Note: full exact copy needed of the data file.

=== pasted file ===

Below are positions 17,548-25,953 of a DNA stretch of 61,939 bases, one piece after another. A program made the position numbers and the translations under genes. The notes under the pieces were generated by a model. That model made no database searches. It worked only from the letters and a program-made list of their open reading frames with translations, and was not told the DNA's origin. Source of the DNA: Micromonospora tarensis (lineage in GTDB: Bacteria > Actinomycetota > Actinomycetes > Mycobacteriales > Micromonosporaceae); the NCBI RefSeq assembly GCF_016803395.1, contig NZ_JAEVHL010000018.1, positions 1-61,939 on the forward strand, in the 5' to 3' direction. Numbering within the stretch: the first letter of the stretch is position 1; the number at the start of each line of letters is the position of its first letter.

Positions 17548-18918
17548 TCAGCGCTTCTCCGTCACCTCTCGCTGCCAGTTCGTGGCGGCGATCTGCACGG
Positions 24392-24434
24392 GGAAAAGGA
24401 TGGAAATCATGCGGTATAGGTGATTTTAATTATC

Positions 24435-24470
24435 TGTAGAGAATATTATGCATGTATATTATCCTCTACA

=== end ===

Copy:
Below are positions 17,548-25,953 of a DNA stretch of 61,939 bases, one piece after another. A program made the position numbers and the translations under genes. The notes under the pieces were generated by a model. That model made no database searches. It worked only from the letters and a program-made list of their open reading frames with translations, and was not told the DNA's origin. Source of the DNA: Micromonospora tarensis (lineage in GTDB: Bacteria > Actinomycetota > Actinomycetes > Mycobacteriales > Micromonosporaceae); the NCBI RefSeq assembly GCF_016803395.1, contig NZ_JAEVHL010000018.1, positions 1-61,939 on the forward strand, in the 5' to 3' direction. Numbering within the stretch: the first letter of the stretch is position 1; the number at the start of each line of letters is the position of its first letter.

Positions 17548-18918
17548 TCAGCGCTTCTCCGTCACCTCTCGCTGCCAGTTCGTGGCGGCGATCTGCACGG
Positions 24392-24434
24392 GGAAAAGGA
24401 TGGAAATCATGCGGTATAGGTGATTTTAATTATC

Positions 24435-24470
24435 TGTAGAGAATATTATGCATGTATATTATCCTCTACA